Monthly Archives: June, 2016

July 1, 2016 – Unleashing Community’s Economic Power?


By. Neil Williamson, President

Today’s most radical ideas, may be commonsensical tomorrow.

RADICAL IDEA 1 – What if our zoning agreed with the community vetted Comprehensive Plan?

RADICAL IDEA 2 – What if local businesses looking to expand could do so without a year+ rezoning process?

RADICAL IDEA 3 – What if such an increasing commercial development increased the community’s job opportunities and tax base?

Each of these three “RADICAL” ideas could be made possible, perhaps even probable after July 1, 2016.

Please let me explain.

As many Forum Watch readers know, several new laws  go into effect on July 1st.  Perhaps the most significant to the work of the Free Enterprise Forum is proffer reform.  The hard fought reforms require “voluntary” proffers to have a specific, direct and material benefit to the residents who indirectly pay them.

Localities across the Commonwealth are wrestling with how to best meet the fairness demanded by the new code.  Albemarle County has repealed its cash proffer policy and has indicated it will no longer seek to mandate 15% of all new housing units be “affordable”.

While we opposed all cash proffers and affordable housing proffers since their inception, we choose today not to just celebrate this important victory but to also contemplate how the removal of this new home buyer punishment might actually free the community vetted comprehensive plan and increase economic vitality.

Image result for proactive As we have quietly discussed these ideas, there are some in local governments that are starting to recognize how removing the yoke of proffers makes PROACTIVE REZONING much more palatable.

Proactive rezoning is when a locality (with owner consent) takes the initiative and rezones land to match their comprehensive plan designation.  In practice, it makes it easier to develop to the uses and densities expressed in the community vetted Comprehensive Plan.

Proactive rezoning requires political will and in smaller cases (ie: Downtown Crozet District) often comes with flexible form based zoning regulations that dictate the shape of future development while preserving owners ability to utilize the code flexibly.  The  code is very clear:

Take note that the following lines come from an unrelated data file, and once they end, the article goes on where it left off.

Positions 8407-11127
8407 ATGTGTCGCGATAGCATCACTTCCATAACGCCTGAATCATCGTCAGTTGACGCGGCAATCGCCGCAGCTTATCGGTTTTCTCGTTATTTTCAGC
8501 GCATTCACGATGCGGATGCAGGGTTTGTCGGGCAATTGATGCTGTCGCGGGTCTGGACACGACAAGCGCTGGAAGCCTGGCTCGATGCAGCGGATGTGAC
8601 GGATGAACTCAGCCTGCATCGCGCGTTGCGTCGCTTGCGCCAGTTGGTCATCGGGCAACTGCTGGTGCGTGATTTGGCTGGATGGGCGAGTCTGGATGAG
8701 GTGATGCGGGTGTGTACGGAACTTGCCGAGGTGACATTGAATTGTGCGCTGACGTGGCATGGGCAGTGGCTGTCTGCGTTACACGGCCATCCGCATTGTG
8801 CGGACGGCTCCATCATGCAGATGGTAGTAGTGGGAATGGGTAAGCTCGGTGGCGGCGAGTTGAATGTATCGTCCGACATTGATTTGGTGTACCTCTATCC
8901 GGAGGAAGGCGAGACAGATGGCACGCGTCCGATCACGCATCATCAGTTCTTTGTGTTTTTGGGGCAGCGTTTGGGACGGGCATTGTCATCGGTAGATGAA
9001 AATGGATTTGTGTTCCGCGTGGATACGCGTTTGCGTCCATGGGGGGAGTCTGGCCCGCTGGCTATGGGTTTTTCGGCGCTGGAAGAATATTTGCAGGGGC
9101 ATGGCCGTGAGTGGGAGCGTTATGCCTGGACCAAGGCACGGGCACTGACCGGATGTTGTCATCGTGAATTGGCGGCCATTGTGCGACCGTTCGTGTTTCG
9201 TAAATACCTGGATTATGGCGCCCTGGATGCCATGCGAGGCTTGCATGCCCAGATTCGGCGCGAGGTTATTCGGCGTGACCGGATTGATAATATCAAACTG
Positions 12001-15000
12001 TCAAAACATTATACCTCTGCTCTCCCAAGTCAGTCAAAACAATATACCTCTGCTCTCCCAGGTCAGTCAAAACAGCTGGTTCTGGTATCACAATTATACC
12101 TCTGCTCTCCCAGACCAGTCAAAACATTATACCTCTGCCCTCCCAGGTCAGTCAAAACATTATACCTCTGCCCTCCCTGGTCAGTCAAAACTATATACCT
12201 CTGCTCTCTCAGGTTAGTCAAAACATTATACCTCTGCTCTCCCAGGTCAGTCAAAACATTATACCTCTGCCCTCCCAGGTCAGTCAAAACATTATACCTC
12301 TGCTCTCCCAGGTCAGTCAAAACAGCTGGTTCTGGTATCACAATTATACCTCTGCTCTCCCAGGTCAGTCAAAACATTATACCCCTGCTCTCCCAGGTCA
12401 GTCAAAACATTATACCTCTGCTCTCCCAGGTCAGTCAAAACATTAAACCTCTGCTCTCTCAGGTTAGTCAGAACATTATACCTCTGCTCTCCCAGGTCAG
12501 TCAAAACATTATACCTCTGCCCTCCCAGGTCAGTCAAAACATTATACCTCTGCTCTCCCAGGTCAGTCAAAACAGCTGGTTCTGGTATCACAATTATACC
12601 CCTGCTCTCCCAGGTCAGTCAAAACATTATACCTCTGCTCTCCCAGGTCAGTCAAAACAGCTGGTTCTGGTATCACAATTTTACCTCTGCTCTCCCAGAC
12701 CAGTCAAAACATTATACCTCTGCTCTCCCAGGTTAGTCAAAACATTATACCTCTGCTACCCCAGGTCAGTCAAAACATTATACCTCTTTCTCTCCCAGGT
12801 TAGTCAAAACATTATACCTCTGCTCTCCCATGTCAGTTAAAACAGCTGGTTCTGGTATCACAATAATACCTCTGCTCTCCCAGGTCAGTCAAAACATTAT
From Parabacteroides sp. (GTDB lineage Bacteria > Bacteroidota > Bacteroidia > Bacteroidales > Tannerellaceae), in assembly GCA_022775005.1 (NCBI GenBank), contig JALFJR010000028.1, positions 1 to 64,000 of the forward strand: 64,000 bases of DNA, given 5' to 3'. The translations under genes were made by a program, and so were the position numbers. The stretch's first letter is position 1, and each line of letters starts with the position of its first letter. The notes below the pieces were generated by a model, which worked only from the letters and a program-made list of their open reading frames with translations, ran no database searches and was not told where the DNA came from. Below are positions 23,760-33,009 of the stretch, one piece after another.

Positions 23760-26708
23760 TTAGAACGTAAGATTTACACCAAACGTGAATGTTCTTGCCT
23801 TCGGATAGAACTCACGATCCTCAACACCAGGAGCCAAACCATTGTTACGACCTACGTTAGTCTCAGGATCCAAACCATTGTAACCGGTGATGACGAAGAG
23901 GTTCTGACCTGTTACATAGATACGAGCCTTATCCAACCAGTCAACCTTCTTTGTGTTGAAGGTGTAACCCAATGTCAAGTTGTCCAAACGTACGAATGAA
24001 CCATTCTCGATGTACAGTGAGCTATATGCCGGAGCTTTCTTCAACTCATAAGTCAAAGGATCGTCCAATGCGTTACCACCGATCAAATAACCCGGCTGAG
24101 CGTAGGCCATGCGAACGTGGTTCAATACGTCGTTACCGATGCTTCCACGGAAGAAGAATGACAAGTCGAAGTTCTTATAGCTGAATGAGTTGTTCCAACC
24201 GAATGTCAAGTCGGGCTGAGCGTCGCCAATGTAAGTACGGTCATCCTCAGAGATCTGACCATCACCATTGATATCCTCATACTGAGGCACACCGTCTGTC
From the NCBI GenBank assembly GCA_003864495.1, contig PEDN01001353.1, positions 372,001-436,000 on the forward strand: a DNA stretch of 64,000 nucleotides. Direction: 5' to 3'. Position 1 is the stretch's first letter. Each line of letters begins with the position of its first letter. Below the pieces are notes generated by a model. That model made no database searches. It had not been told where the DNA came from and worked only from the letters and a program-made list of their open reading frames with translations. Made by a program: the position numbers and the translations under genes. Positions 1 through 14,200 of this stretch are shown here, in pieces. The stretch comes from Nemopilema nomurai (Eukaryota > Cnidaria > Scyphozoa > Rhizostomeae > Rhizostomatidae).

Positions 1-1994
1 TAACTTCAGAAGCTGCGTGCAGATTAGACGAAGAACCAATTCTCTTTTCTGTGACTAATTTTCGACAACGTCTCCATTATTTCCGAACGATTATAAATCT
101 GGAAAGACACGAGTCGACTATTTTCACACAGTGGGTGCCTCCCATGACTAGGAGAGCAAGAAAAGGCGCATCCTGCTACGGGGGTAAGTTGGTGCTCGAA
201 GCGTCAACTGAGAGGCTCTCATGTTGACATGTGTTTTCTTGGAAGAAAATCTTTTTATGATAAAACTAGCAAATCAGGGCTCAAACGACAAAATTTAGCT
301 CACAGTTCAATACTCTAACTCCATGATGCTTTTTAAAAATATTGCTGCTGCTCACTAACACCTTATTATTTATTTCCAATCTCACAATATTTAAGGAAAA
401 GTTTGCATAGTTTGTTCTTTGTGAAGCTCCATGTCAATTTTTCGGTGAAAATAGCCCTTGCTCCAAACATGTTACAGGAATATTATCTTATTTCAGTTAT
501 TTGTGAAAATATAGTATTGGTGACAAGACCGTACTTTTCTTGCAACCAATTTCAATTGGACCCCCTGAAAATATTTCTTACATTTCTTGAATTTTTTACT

The purpose of the Downtown Crozet District (hereinafter referred to as the “DCD”) is to establish a district in which traditional downtown development, as described for the CT6 Urban Core and CT5 Urban Center transects in the Crozet master plan, will occur.

To these ends, the DCD provides for flexibility and variety of development for retail, service, and civic uses with light industrial and residential uses as secondary uses. The regulations for the DCD are intended to promote a development form and character that is different from typical suburban development allowed by conventional zoning, and are also intended to: (i) promote the economic and social vitality and diversity of downtown Crozet; (ii) implement the Crozet master plan for the downtown area of Crozet so that it may serve as the commercial hub of Crozet and its environs; (iii) provide a greater mix of uses in downtown Crozet, including increased employment; (iv) facilitate infill and redevelopment; (v) increase the utility of the land; (vi) retain the uniquely diverse character of Crozet; and (vii) promote a pedestrian-friendly environment.

These regulations are intended to provide maximum flexibility in establishing uses and structures in order to implement the relevant policies of the Crozet master plan. [emphasis added-nw]

Prior to July 1, opponents of proactive rezoning used the incorrectImage result for ALbemarle rezoning rationale that landowners, through the extortion like proffer process, would fund the infrastructure needs of the entire community in order to get the rezoning they needed – the reality is that this has never been the case.

If proffers are taken off the table and a landowner still must meet all local, state and federal regulations prior to site plan approval, why then shouldn’t our zoning match our Comprehensive Plan?

Could it be that retaining the current subjective legislative review allows those opposed to specific projects (regardless of their accordance with the Comprehensive Plan) an opportunity to scuttle the community vision for the future?

Do citizens actively fight the implementation of the community approved Comprehensive Plan?  — You bet.

According to the Crozet Citizen Advisory Council (CCAC) minutes (February 2017) regarding a project that met the targeted population density in the Master Plan and is in the designated development area:

Leslie said that she thought the development is not at the right place. There would be too much traffic and at some point the CCAC needs to recommend that traffic and other infrastructure issues be dealt with before there is more growth.  Phil said that he opposes the project on the basis of density, and John Savage said that it is inconsistent with other uses along Route 250 there. [emphasis added-nw]

Wait a minute – I thought this was the group charged with implementing the Master Plan for increase density not opposing it?